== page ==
The SRU has done nothing illegal and argues the club was given ample notice to plan for the future away from Murrayfield, and it’s hard to avoid the conclusion that Wanderers were naïve to think a gentleman’s agreement guaranteed a secure future. So from next month Wanderers leave their purpose-built, self-funded home to an uncertain future scattered across different locations; matches will be on pitches in Roseburn Park, training at Saughton Park and hospitality in the ice rink’s Riversdale suite. Scotland international centre Mark Bennet has just been appointed coach and, despite the upheaval, the club will continue with its extensive community programme, taking rugby to schools like Tynecastle High and the Wester Hailes Education Centre where the game has not traditionally been taught.
Meanwhile, plans are being developed for a new pavilion in conjunction with Murrayfield DAFS cricket club on the site of the existing changing facilities and derelict WW2 armoury. The aim is to include a public café and to work with the Friends of Roseburn Park to create a facility for the whole community.
Ironically, after £20m has been spent on the Roseburn flood prevention scheme, there are drainage problems on the park, which is why training will be at Saughton and the club’s training floodlights could be moved there if Edinburgh Leisure agrees. Sports Scotland rejected an application for a £100,000 improvement grant for Roseburn drainage works because the overall impact of the SRU’s decisions is a significant reduction in publicly available sports facilities. The only remnant of the historic relationship between club and union is an agreement about car parking and a shipping container to keep the club’s memorabilia secure until a new pavilion is available.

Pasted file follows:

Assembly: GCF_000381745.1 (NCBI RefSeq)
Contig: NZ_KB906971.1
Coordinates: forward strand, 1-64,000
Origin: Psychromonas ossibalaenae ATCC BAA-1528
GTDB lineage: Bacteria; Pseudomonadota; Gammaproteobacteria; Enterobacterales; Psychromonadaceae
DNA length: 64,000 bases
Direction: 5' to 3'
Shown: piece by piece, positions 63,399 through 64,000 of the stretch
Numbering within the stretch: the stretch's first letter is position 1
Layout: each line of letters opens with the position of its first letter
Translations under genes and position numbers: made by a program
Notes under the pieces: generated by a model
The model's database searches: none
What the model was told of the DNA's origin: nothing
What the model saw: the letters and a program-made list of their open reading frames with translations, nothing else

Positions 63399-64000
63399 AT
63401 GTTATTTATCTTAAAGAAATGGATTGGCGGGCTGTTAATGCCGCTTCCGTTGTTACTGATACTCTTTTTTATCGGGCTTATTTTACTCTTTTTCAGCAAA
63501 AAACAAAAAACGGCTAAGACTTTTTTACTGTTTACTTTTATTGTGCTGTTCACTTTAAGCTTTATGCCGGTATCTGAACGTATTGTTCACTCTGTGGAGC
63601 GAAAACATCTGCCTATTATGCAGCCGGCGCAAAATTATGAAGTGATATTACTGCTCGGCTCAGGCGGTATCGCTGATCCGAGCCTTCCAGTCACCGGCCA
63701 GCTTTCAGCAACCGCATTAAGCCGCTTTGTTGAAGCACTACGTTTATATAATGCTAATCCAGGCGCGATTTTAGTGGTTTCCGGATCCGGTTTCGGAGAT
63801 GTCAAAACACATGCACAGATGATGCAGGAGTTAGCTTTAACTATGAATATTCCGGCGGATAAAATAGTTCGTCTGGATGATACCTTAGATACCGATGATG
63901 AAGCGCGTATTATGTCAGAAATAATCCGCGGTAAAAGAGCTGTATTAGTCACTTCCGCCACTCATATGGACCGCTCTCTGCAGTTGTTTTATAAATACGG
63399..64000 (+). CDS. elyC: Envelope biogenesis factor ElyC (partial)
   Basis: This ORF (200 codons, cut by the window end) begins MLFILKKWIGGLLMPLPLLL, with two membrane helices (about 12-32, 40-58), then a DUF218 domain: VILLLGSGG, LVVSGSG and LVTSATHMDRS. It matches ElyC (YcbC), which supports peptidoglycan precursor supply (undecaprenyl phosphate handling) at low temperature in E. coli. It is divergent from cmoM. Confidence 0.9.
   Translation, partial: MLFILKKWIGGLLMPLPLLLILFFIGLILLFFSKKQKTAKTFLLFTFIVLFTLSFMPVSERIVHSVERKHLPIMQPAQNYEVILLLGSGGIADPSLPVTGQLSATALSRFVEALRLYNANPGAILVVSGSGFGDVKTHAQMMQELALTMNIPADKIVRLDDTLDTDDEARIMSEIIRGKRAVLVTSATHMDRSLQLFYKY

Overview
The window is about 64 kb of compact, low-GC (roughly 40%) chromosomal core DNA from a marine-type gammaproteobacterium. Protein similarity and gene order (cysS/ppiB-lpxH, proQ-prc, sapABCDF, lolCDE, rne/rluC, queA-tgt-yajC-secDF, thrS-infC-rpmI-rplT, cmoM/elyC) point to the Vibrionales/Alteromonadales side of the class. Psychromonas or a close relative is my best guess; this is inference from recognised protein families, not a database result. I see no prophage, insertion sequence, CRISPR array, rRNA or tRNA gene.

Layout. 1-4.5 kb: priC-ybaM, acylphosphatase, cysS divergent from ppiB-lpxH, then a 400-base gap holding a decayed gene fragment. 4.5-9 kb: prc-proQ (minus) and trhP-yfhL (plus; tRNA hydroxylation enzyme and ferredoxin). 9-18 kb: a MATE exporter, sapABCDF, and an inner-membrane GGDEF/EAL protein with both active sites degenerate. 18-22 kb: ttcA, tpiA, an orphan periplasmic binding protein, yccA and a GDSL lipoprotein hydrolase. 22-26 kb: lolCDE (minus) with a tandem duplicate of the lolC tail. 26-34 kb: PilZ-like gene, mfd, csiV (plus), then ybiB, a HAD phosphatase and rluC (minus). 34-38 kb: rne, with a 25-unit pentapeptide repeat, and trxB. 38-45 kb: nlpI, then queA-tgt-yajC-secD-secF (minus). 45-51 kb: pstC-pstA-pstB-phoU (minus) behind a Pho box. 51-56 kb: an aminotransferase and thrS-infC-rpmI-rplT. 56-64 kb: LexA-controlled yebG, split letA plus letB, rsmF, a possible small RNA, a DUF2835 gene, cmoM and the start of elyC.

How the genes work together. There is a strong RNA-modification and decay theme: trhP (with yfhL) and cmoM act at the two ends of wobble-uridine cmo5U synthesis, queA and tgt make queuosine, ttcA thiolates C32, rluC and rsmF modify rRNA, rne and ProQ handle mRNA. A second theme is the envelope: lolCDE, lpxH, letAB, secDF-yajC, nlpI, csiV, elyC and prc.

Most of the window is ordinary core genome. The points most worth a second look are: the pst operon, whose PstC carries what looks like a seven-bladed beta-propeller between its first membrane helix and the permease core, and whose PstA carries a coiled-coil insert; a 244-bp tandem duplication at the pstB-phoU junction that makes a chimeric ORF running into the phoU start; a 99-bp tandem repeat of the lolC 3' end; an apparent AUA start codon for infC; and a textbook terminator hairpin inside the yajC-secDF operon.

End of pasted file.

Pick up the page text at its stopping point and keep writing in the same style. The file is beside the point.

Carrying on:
Edinburgh Rugby will take over the existing Wanderers clubhouse and will expect the planning application for the 7,000-seat stadium to go through, but the future of the rest of the Murrayfield estate is unclear. The SRU’s hotel idea seems to have been abandoned because of problems striking a deal with an operator, and the future of the ice rink is deadlocked because of a bitter wrangle between the major shareholders.
Having cut the back pitches from an original six to three, there is now speculation that the ultimate goal is for commercial development of the two left after the Edinburgh stadium is built in order to clear the last of the SRU’s debt. After this season, Scottish club rugby will change forever, with the launch of the Super Six semi-pro set-up and whatever the SRU plans for the amateur game under its yet-to-be-revealed Agenda 3 programme. But the lesson of Murrayfield Wanderers is clear for all clubs; the SRU is a business, not your friend.
STV cull continues
And on evictions, the cull at STV under new boss Simon Pitts goes on, with corporate development director Steven Walker following production director Alan Clements, head of news Gordon McMillan and technical chief Alan Brown out the door. One of Scotland’s most experienced media executives, Walker was formerly Scotsman managing director and News Scotland general manager who set up the Scottish Children’s Lottery for the station in 2016.